Allow me to begin with a simplistic analogy used to explain “What is Static Pressure?”
A fan or blower inside a furnace is setup to deliver a specific amount of air. Let’s compare that airflow to a man pushing a shopping cart. A cart holding five pounds of groceries on a smooth flat surface offers minimal resistance.
However, add resistance by attaching a five pound weight to his ankle, and you will discover the man pushing the cart will either move slower, or require more energy to move at the originally desired speed. A HVAC system is similar. Static Pressure is resistance against air.
Your HVAC system is made up of duct-work, filters, dampers, and mechanical HVAC equipment to mention just a few. Therefore, static pressure, or system air resistance is a compilation of the entire system. No matter how well an overall design, one flaw can significantly cripple an entire system.
I had a neighbor who repeatedly called for service because their home HVAC system was under-performing. Three years after living in the home, a company was contracted to clean the duct-work. The technician discovered one of the two return air ducts was completely blocked off by the upper floor. Somehow during construction the duct-work was never completed. The blocked return added unexpected static pressure to the system. It restricted all the air intended for two returns down to one, increasing the static pressure. The construction over-sight forced air furthest from the restricted return to travel further and differently than designed.
Static pressure is dynamic and changes with CFM
Static pressure is directly related to duct surface material, duct distance and design, HVAC equipment obstacles and volume of air.
MicroMetl offers a “Air Duct Calculator” (See Video – How To Use A Duct Calculator) which allows a quick and easy static pressure calculation to be performed with the use of just a few design variables.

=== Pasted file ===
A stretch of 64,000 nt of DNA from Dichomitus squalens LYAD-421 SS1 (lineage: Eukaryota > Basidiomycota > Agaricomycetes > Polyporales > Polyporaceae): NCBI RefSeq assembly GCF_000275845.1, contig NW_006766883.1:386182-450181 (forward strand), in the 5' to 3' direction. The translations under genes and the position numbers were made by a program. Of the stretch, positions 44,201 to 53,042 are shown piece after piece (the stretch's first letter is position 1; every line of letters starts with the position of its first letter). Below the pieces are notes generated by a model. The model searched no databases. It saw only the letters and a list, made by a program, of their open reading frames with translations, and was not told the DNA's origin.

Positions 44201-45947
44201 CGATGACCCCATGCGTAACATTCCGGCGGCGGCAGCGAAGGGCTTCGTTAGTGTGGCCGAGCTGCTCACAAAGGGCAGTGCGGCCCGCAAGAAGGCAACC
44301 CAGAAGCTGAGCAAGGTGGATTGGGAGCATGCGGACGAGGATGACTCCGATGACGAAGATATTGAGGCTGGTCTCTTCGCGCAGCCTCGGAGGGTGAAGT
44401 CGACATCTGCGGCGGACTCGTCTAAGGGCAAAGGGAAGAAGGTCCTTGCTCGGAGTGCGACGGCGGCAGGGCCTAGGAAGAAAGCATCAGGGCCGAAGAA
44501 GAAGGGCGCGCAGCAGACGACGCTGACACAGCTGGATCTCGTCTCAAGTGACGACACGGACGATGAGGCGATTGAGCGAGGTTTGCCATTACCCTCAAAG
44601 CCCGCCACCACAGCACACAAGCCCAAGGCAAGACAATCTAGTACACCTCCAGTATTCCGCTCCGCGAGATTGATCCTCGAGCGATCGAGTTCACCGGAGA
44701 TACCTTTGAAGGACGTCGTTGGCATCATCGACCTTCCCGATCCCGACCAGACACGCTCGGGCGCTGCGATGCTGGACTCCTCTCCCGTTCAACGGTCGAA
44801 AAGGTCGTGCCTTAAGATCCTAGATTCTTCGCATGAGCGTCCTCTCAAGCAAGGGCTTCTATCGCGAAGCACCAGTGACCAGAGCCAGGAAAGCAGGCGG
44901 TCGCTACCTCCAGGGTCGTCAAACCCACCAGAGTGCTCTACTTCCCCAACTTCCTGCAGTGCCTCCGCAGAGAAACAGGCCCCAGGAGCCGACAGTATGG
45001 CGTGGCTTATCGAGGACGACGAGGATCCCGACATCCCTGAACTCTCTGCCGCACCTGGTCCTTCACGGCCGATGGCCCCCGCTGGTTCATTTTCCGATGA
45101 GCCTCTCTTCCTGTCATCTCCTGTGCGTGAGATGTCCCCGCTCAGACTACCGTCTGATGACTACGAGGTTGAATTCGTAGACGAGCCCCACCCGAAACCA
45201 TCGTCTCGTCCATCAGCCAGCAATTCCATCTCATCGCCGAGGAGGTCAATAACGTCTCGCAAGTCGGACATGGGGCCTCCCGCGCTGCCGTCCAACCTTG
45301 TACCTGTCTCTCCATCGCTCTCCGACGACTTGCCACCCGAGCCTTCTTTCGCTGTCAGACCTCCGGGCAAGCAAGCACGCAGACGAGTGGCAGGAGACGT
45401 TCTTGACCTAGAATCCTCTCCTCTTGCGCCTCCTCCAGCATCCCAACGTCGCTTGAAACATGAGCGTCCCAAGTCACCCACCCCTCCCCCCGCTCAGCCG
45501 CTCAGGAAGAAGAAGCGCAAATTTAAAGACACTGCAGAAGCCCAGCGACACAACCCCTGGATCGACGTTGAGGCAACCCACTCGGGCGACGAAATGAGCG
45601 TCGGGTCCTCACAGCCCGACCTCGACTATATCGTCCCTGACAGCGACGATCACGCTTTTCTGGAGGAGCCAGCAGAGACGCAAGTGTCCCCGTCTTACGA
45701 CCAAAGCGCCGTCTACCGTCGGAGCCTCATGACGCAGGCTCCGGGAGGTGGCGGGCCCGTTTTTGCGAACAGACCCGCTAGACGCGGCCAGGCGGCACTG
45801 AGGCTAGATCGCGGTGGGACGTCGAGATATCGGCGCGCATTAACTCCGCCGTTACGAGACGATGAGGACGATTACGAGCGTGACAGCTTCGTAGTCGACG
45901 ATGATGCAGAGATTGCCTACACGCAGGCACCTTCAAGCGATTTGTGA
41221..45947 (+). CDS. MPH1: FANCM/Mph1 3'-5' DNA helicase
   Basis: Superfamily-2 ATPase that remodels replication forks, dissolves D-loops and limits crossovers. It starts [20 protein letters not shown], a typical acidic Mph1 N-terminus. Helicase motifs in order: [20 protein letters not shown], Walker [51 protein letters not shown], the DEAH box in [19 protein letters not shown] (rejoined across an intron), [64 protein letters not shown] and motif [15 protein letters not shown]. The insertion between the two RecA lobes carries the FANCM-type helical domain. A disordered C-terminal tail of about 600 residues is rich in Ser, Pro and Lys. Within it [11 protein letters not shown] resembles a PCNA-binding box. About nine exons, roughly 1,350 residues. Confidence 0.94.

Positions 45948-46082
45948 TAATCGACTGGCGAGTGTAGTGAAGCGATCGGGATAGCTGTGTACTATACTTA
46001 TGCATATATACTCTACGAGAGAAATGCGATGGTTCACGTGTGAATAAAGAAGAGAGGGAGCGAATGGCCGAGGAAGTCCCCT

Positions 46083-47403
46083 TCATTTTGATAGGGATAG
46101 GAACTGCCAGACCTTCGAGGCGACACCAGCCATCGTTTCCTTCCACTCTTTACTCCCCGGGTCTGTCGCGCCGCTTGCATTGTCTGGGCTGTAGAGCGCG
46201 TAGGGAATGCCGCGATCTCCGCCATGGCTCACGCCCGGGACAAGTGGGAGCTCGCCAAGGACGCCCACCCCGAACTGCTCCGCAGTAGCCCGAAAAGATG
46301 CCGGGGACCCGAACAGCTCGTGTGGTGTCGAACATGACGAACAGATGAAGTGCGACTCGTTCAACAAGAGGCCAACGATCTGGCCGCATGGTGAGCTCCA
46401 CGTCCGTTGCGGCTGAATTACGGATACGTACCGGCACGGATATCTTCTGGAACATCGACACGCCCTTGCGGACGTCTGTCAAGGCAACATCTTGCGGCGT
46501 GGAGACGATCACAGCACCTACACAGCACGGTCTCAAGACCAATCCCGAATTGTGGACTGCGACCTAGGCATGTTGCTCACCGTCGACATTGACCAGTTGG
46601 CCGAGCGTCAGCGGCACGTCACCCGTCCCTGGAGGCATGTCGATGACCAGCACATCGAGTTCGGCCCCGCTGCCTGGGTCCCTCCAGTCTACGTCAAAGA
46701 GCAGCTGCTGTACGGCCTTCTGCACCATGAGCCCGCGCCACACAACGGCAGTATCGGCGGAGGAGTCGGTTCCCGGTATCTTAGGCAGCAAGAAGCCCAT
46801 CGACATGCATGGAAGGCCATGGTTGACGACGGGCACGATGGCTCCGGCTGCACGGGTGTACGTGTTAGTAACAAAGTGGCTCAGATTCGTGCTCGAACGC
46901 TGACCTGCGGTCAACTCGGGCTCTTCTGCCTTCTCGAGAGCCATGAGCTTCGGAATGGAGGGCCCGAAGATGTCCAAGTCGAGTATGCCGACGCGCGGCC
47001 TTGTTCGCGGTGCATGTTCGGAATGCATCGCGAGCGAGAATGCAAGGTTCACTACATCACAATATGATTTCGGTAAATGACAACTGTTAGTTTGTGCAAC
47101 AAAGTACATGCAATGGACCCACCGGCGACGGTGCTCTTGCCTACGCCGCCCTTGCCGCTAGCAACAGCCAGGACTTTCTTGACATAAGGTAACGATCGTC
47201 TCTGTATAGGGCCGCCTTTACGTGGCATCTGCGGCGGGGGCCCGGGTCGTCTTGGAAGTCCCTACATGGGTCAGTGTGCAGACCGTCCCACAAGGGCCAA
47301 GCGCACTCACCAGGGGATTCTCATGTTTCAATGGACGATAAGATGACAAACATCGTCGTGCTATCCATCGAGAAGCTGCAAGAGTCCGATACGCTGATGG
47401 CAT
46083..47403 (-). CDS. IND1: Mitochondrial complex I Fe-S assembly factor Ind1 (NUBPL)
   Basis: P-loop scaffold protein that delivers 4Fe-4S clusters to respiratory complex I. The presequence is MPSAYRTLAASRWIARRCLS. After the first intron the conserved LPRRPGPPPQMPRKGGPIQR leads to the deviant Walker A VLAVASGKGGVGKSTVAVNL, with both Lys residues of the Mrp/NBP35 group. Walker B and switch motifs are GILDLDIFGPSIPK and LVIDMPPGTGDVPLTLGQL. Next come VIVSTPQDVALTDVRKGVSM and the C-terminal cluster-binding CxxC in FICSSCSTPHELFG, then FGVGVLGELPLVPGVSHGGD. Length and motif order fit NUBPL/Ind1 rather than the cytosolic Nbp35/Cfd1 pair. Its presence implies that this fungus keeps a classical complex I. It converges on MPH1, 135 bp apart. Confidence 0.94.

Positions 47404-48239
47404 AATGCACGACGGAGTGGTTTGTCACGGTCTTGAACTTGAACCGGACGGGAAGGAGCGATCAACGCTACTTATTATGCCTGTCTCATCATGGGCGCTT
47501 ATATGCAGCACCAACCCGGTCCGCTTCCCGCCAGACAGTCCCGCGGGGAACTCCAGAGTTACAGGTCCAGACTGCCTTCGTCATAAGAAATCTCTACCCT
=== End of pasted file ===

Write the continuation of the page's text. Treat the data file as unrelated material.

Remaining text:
The higher the static pressure, the more cost required to overcome it. HVAC systems are designed for a specific heating & cooling load. The load consists of room and building material & design, windows, occupancy, etc. It is imperative that duct-work and all associated system elements are properly calculated. If the CFM is lower than required, inadequate circulation & distribution of air may occur. If the CFM is too high, the additional static wastes energy, high velocities cause occupants to detect a breeze, and heightened decibel levels may become detectable throughout the system.
Don’t Confuse High Static Pressure With High Building Pressure
There are times when a high static HVAC fan is required to over-come high static HVAC designs. More powerful fans are required to adequately push air throughout a system, and back to the HVAC unit. The additional fan power is designed to properly distribute the air, and in no way in itself results in building pressurization.
Static Pressure is the resistance air encounters while traveling throughout a building’s HVAC system.
Building pressure is a result of a higher or lower volume of air supplied into a space, than air returned to your HVAC source, resulting in negative or positive building pressure. Two previous articles are available for additional information… What is a HVAC Power Exhaust — Achieving Proper Ventilation, and Barometric Relief – What Is It, And How Much Air Does It Remove?
The Measurement of Static Pressure
A Manometer is an instrument which originally utilized a column of water (shown here incorporating red dye) to reflect and measure static pressure. Air pressure physically elevates the water in a measurement of inches. Thus, the origin of static pressure is still referred to in inches of water column as a unit of measurement. The term manometer is used nowadays in reference to any static pressure measuring device.
Don’t Forget the Air Filters
Did you know? As an air filter gets loaded with more and more particles, the filter actually becomes more efficient. However, it also increases resistance and reduces airflow.
It is said that nearly half of the energy used in a home goes to heating and cooling. A dirty filter will slow down air flow and make the system work harder to keep you warm or cool — wasting energy.